Kansas State University

Kansas State holds off Texas 24-21

Watch highlights from K-State's win over Texas

Highlight video from the K-State-Texas game Saturday in Manhattan, where K-State hung on to defeat the Longhorns 24-21. (Oct. 22, 2016)
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Highlight video from the K-State-Texas game Saturday in Manhattan, where K-State hung on to defeat the Longhorns 24-21. (Oct. 22, 2016)

We saw the best and the worst of Kansas State’s football team during a 24-21 victory over Texas on Saturday at Snyder Family Stadium.

At times, the Wildcats were so good it felt like they could do no wrong, churning out more yards (405) than they previously had against a conference opponent and dominating time of possession (38 minutes, 27 seconds) while building a 24-7 lead.

At others, the Wildcats were so mistake-prone they appeared in danger of letting it all slip away. A fumble at the goal line, a fumble on a quarterback sneak and an interception (all in the second half) left K-State coach Bill Snyder preaching consistency.

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“It beats the tar out of a loss, but it’s not so much about the win as it is about the how,” Snyder said. “That is my concern … That’s why you don’t see me jumping up and down.”

Still, the good outweighed the bad and K-State (4-3, 2-2 Big 12) beat Texas (3-4, 1-3) in a toss-up game that could go a long way toward determining whether they go on to have a successful season. A loss would have been crushing, but that’s only a concern for the Longhorns, who have lost in five straight trips to Manhattan, dating back to 2002.

With Iowa State and Oklahoma State up next, the schedule is set up for K-State to go on a winning streak.

The Wildcats won by delivering their best offensive half of the season and making big plays on defense.

“We were at a crossroads,” K-State receiver Deante Burton said after catching four passes for 53 yards. “At 3-3, we had to make a choice in what we wanted to fight for. At this point in the season, if we keep losing games, we are really fighting for nothing. We had a choice to make and we came out and played well.”

K-State was at its best on defense, but it took a big step forward on offense. A week after struggling in a loss against Oklahoma, it out-gained Texas by 61 yards and kept the Longhorns off the field for the majority of the first half, making it difficult for them to find a rhythm.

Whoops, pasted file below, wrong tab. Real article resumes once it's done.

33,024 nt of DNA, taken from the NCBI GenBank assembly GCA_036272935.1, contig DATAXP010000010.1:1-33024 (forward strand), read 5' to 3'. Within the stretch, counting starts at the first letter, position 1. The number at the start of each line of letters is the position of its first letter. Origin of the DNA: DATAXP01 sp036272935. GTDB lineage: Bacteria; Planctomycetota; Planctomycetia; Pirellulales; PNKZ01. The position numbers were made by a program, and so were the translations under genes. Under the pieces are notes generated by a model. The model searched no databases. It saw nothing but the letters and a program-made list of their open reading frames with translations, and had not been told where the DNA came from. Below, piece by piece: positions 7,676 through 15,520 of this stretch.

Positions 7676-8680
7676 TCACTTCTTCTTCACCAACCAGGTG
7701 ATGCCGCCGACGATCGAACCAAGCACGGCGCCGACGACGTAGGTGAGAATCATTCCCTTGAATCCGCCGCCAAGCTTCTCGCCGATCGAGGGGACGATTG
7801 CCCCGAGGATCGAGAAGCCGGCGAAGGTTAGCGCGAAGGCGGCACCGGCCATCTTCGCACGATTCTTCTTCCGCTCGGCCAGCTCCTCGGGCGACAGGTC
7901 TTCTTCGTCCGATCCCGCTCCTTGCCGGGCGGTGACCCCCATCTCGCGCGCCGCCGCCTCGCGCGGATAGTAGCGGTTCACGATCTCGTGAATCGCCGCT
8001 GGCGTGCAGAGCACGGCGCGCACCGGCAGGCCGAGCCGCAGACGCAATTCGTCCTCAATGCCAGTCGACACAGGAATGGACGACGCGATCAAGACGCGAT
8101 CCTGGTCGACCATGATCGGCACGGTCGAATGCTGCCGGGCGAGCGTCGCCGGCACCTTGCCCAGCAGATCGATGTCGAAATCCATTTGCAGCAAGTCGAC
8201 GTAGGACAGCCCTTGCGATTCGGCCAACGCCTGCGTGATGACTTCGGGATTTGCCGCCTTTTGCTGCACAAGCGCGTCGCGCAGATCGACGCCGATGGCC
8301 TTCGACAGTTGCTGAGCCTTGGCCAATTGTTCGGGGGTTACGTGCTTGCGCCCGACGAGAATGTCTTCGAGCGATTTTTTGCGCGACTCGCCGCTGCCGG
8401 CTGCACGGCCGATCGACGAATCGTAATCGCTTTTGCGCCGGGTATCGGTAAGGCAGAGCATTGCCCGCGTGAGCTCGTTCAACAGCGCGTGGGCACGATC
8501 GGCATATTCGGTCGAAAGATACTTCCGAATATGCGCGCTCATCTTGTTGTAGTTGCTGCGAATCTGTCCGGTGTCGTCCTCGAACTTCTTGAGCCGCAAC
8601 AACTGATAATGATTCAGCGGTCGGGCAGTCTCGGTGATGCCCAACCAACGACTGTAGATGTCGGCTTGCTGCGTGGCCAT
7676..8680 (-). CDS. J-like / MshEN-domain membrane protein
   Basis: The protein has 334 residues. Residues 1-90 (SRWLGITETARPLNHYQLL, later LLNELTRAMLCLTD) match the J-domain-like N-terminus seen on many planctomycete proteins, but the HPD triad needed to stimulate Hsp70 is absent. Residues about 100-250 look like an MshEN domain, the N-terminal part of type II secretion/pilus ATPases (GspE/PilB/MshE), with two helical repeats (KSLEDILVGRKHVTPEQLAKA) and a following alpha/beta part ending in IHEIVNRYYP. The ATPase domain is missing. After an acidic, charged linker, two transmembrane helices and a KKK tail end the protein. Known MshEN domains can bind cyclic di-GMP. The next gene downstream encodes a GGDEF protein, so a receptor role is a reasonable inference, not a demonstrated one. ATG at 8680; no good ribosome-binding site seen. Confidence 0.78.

Charles Jones was also effective on the ground, rushing for 81 yards on 12 carries, though he lost a fumble at the goal line that cost K-State a touchdown in the third quarter. (Video by Bo Rader / Kansas.com)

The Wildcats led 21-7 at halftime, 24-7 in the third quarter and 24-14 until the final minute, despite losing three turnovers. They were good enough to overcome mistakes.

An ideal start set them up for success.

Many wondered how well K-State quarterback Jesse Ertz would be able to throw the ball seven days after injuring his shoulder so badly he couldn’t finish the Oklahoma game, but he silenced those doubts on his first pass, hitting Burton for 31 yards on a lofted throw down the sideline.

That seemed to rattle the Longhorns. After getting beat over the top, they spent the rest of the game in soft coverage, lining up defensive backs 10-15 yards off K-State’s receivers. Ertz took advantage by throwing mostly lateral passes that receivers turned into solid gains. That led to his best stat line of the season: 20 of 27 for 171 yards and a touchdown. He also added 78 yards and two touchdowns on the ground.

“He gave everything he had,” Burton said of Ertz, who didn’t speak with media. “He fought and played hard. He got after it. He is only going to build off it. His confidence is sky high.”

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It wasn’t a perfect day, as Ertz threw an interception and lost a fumble, but it was progress.